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Where does all the corn go?

Farmer Keith Alverson with his dad, Ron and the seventh generation of Alverson’s to live on the family’s farm near Chester: Kennedy, Connor and Caiden. The photo was taken during corn harvest seven years ago.

The 2022 South Dakota corn harvest is complete. And a recent National Agriculture Statistics Service (NASS) report forecasts farmers across the state harvested more than 650 million bushels of corn.

So, where does all the corn go once it leaves farmers’ fields?

Corn harvest wrapped up for Keith Alverson the first week in November. Reflecting on bushels-per-acre yields, the Chester-area farmer says he feels pretty good considering the dryer than normal conditions this growing season.

“We were about average on soybeans and slightly below average on corn, which we felt like was a success because we were still several inches behind on annual precipitation,” Alverson said.

Depending on moisture and soil health, his corn fields yielded between 120-to-200 bushels an acre. The sixth-generation farmer says he markets nearly all of his bushels to the local ethanol plant.

“The primary market that I consider is Dakota Ethanol up in Wentworth. We’re about 10 or 12 miles from Dakota Ethanol, so it’s a nice, close location. My family has been involved in the plant, my dad was on the original steering committee back when they put up the plant and we’re investors as well, so it feels like we are supporting our hometown area,” Alverson said.

Ryan Wagner raises corn about two hours north of Alverson’s family farm, near Roslyn. Like Alverson, Wagner also markets most of his corn through area ethanol plants.

“We haul to Glacial Lakes Energy in Watertown, we are members there and also POET in Groton, which is also a good market for our corn. So, you know, from our farm, I’d say at least 90 percent, if not more of our corn ends up being turned into ethanol,” Wagner said.

Across South Dakota most of the corn harvested is marketed to ethanol plants explains DaNita Murray executive director for South Dakota Corn.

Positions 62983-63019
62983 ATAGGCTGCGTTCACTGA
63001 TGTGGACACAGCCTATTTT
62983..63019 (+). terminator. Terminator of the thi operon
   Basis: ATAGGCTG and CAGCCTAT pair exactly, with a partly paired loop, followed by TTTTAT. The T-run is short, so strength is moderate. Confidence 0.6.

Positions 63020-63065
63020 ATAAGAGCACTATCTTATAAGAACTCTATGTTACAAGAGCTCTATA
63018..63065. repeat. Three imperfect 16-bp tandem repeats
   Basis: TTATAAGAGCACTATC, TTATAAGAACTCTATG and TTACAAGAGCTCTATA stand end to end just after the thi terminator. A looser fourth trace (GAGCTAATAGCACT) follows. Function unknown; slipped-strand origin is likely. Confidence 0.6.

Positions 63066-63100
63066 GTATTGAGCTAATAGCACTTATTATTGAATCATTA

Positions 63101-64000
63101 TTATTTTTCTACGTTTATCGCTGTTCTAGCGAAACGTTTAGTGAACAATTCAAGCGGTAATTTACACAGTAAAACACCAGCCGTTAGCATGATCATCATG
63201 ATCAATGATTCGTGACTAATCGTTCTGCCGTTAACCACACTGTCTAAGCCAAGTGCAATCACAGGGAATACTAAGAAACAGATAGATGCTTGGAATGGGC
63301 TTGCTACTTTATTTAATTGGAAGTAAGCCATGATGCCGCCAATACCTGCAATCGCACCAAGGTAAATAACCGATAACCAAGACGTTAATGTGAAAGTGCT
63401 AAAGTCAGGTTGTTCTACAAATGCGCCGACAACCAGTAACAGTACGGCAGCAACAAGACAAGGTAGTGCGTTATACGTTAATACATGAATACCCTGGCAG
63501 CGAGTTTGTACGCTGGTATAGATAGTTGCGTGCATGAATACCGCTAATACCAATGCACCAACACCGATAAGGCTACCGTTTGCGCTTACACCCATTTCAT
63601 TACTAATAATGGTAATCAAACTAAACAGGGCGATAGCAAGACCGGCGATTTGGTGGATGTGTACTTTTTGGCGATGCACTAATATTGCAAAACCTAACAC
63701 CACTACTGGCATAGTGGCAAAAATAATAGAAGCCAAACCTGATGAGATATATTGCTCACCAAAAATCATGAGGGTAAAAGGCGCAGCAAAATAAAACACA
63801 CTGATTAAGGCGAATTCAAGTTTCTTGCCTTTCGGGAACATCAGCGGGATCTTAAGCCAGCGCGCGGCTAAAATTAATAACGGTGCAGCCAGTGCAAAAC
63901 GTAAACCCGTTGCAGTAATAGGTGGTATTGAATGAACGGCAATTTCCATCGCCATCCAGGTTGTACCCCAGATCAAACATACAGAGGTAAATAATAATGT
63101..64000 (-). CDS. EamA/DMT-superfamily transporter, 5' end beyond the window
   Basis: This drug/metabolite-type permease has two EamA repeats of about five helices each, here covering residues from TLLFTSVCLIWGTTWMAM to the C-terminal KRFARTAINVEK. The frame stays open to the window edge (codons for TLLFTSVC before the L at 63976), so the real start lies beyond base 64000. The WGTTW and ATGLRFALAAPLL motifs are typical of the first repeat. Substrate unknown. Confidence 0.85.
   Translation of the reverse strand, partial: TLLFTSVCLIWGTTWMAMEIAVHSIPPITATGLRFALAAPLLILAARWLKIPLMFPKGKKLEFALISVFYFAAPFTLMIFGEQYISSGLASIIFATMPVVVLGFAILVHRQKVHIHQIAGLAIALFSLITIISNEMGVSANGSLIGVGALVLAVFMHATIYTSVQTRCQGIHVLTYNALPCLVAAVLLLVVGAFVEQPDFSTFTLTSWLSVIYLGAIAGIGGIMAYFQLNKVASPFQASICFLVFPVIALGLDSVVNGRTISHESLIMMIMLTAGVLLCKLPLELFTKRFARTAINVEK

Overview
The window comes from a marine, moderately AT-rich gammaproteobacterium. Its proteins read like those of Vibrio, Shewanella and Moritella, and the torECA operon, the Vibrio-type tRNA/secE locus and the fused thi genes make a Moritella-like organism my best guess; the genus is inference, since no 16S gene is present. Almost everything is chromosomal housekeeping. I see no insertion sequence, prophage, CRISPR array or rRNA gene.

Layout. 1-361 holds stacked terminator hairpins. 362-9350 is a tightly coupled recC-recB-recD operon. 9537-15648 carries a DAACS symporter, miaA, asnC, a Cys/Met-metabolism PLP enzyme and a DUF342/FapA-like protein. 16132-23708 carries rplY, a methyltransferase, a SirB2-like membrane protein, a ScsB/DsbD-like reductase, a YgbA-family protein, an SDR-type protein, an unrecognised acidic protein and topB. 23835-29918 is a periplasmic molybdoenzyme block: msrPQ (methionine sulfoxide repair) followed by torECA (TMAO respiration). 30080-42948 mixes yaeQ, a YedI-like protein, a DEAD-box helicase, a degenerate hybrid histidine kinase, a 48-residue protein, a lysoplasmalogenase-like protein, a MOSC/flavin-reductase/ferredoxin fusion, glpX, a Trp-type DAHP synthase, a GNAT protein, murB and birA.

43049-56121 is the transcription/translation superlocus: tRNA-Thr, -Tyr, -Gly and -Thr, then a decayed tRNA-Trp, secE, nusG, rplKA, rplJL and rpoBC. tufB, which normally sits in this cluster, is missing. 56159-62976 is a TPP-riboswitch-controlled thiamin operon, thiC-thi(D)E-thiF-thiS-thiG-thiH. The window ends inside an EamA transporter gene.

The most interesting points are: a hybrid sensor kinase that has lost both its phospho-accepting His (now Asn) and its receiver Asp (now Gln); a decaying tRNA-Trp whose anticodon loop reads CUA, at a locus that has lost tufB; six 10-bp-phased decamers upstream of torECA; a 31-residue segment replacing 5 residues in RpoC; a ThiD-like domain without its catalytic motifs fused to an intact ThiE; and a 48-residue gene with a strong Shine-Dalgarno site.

“Two out of every three rows of corn in South Dakota ends up as corn ethanol. This isn’t a percentage, but it certainly gets the point across that most of the corn in South Dakota, in a typical year, is going to end up on the fuel side,” Murray said.

Even corn not marketed direct to an ethanol plant may find its way there, explains Scott Mundt, general manager of Dakota Ethanol.

“Just because it goes to an elevator does not at all mean it is not going to an ethanol plant. We procure our grain, both from the farmer producer and then there is a portion of our grain we will procure from commercial grain facilities, which will be the elevators,” Mundt said.

Once it’s processed the corn leaves the ethanol plant as two products: fuel and livestock feed.

Again Scott Mundt.

“Out of that corn, we take the starch product and we turn that into ethanol and the protein and fat component of that kernel, it turns into a feed product, dried distillers grain, and that is returned as a livestock feed product,” Mundt said.

Travis Antonsen is the senior vice president of grain marketing and rail logistics for AgTegra. He said most of the corn the cooperative does not market to South Dakota ethanol plants will be marketed to livestock feed markets.

AgTegra is South Dakota’s largest local agriculture cooperative.

“South Dakota has an exportable surplus of corn, and it needs to find the next best market. In a normal year, most of this goes to the Pacific Northwest to be exported. We’ll sell to exporters. They will load ships and it will go overseas. This year is a little different. With the lack of corn, corn production was hurt in Nebraska, the drought in Southern Plains of Kansas and Oklahoma – we are actually shipping a fair amount of rail cars with corn going south to feedyards in Texas and other livestock consumers down in southern states, whether it is Kansas, Arkansas or Texas. Wherever the best value is for that corn is where we go in a nutshell,” Antonsen said.

Following harvest 2022, AgTegra expects to ship a little over half of the corn they handle into railcars heading out of state.

Lura Roti grew up on a ranch in western South Dakota but today she calls Sioux Falls home. She has worked as a freelance journalist for more than two decades. Lura loves working with the SDPB team to share the stories of South Dakota’s citizens and communities. And she loves sharing her knowledge with the next generation. Lura teaches a writing course for the University of Sioux Falls.